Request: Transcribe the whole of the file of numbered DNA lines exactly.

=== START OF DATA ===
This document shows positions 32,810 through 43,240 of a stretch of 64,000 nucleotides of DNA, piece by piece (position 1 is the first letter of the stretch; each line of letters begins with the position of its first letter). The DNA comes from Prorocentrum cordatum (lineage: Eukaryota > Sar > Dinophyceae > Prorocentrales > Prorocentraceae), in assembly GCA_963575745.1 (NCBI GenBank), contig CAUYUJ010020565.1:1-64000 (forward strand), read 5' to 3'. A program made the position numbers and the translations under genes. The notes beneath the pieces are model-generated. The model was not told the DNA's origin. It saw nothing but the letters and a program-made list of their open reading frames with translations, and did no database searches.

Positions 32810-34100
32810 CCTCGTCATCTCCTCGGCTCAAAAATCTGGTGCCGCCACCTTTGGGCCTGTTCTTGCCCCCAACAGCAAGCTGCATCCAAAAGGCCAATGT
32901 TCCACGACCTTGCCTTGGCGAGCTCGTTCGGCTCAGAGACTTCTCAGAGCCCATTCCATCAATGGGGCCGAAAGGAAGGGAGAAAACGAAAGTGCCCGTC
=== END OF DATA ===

This document shows positions 32,810 through 43,240 of a stretch of 64,000 nucleotides of DNA, piece by piece (position 1 is the first letter of the stretch; each line of letters begins with the position of its first letter). The DNA comes from Prorocentrum cordatum (lineage: Eukaryota > Sar > Dinophyceae > Prorocentrales > Prorocentraceae), in assembly GCA_963575745.1 (NCBI GenBank), contig CAUYUJ010020565.1:1-64000 (forward strand), read 5' to 3'. A program made the position numbers and the translations under genes. The notes beneath the pieces are model-generated. The model was not told the DNA's origin. It saw nothing but the letters and a program-made list of their open reading frames with translations, and did no database searches.

Positions 32810-34100
32810 CCTCGTCATCTCCTCGGCTCAAAAATCTGGTGCCGCCACCTTTGGGCCTGTTCTTGCCCCCAACAGCAAGCTGCATCCAAAAGGCCAATGT
32901 TCCACGACCTTGCCTTGGCGAGCTCGTTCGGCTCAGAGACTTCTCAGAGCCCATTCCATCAATGGGGCCGAAAGGAAGGGAGAAAACGAAAGTGCCCGTC